Bear With The Technical Mumbo-Jumbo
Our Help Desk phones are supposed to interface with our computers by using software that tracks the minutia of each call routed through it. The software is a micro-manager's wet dream, e.g, a manager in a remote location could observe that a particular clerk in some distant office was taking an average of 6.8 seconds to answer their phone. The manager could then broadcast a morale-crushing memo requiring all phones to be answered within 5.0 seconds...the software is capable of generating endless gobs of statistics and there is nothing in the workplace quite so dangerous as a power-obsessed long-distance manager with access to vast amounts of statistics.
Luckily, the system crashed on Day One and hasn't shown so much as a flicker of life since.
Pants On Fire
I missed most of it, but there was a incident today that went like this:
A field agent came in with a boxful of "broken" computer gizmos that belonged to his crew and said he had spent three hours on a Help Desk call. No one at the Desk had any knowledge of such a call and at some point my Boss got involved in the exchange. My Boss asked Field Dude for his ticket number from the call, seeing as how our Ticket system does work...the agent gave my Boss a bogus number and a search by name and other info turned up nothing- at which point the field agent admitted that he lied-LIED!- about the three-hour phone call because he thought he'd get faster results if he submitted a falsified complaint in person.
My Boss was still in a state of disbelief when he told me what happened. I thought he was kidding, but he wasn't- the guy really did make up the whole thing and get caught red-handed in his web of lies. There's a great deal more to the story, but the point is that once someone has admitted to lying on a critical issue, it's impossible for me to give credibility to their words regarding anything that follows. This is true in all situations, not just work.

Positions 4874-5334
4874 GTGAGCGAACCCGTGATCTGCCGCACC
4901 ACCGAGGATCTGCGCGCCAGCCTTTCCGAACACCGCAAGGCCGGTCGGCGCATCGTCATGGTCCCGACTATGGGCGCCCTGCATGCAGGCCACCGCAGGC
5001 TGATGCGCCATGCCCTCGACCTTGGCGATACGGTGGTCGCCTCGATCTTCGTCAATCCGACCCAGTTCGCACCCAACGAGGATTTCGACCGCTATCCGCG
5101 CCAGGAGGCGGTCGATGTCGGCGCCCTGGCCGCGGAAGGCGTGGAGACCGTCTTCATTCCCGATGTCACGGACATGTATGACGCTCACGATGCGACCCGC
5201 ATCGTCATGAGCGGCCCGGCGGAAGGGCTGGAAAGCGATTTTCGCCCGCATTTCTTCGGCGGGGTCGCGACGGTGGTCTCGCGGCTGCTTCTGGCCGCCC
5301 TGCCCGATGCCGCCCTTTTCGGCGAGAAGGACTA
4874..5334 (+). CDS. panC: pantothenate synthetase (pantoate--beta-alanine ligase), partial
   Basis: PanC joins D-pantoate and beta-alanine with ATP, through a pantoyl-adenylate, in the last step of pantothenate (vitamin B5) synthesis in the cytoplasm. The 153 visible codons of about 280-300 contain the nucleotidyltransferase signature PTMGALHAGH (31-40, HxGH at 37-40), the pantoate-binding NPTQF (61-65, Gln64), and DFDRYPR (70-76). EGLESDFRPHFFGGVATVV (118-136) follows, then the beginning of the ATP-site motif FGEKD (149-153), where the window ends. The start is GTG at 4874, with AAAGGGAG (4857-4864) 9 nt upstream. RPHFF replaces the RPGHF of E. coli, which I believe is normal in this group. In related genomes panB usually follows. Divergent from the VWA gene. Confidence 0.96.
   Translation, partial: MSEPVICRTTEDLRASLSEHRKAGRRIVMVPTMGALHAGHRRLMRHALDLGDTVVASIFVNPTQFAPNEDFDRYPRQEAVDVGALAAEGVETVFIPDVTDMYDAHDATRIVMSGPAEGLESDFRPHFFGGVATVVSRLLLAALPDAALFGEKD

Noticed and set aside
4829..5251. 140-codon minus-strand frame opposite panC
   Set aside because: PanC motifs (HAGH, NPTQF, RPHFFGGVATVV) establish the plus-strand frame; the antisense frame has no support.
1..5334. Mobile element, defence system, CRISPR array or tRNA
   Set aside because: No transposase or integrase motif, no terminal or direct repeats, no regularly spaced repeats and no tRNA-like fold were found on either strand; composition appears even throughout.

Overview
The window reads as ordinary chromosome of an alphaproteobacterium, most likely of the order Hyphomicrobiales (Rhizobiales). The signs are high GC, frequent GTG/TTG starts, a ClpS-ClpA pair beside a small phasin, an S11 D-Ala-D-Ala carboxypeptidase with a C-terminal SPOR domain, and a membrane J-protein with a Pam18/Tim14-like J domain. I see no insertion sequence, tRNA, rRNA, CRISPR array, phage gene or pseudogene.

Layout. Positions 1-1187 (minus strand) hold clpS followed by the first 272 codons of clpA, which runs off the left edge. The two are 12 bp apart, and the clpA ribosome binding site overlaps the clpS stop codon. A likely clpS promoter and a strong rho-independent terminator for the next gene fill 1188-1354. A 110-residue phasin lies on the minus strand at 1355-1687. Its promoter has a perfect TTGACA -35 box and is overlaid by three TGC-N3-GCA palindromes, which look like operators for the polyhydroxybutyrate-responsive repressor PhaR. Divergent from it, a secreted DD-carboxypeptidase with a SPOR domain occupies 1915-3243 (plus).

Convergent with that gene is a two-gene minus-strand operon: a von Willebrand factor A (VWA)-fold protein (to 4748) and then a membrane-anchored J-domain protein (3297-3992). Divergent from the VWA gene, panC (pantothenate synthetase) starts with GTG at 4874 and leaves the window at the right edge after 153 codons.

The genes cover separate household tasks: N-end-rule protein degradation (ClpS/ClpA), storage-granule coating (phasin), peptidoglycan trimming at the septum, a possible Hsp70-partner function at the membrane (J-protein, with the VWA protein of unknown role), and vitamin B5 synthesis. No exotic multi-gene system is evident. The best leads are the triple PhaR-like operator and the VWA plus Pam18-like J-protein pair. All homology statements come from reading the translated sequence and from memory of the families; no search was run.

Dude, Where Is My Car?
Last Friday I went out back to fetch something from my car. My car was nowhere to be seen.
On a hunch, I called the company that tows unauthorized vehicles from our building's lot.
Me: I think you stole my car.
Them: Where was it and what make and model?
Me: [answers questions]. It had a parking decal on it. I live here and I pay for that parking space. You stole my car.
Them: Can you get it today? It will cost $650. We have had it since Wednesday and it is $100 per day to store it.
Me: You stole it. I'm not giving you money, in fact, I'm getting ready to call the police...who told you to tow my car anyway?
Them: Well, we will waive the $250 processing fee.
Me: Great. I'm suddenly $250 closer to hiring an attorney.
Me: To sue you.
Them(squirrely-like): Um, it was your, um, er, Property Manager who called.
So I called my landlord and he adamantly denied having my car towed. He sounded genuinely angry over the incident and said he would call the Towing Trolls. I had my car back on Monday, no charge to me...now I have to clean it out and sell it to make room for my new car.
Anybody in the market for fifteen gallons of gas and four new tires? I'm asking $750, which I know sounds like a lot- but it comes with a free* 1990 Volvo 780!
*If I waive the $250 processing fee and the storage charges.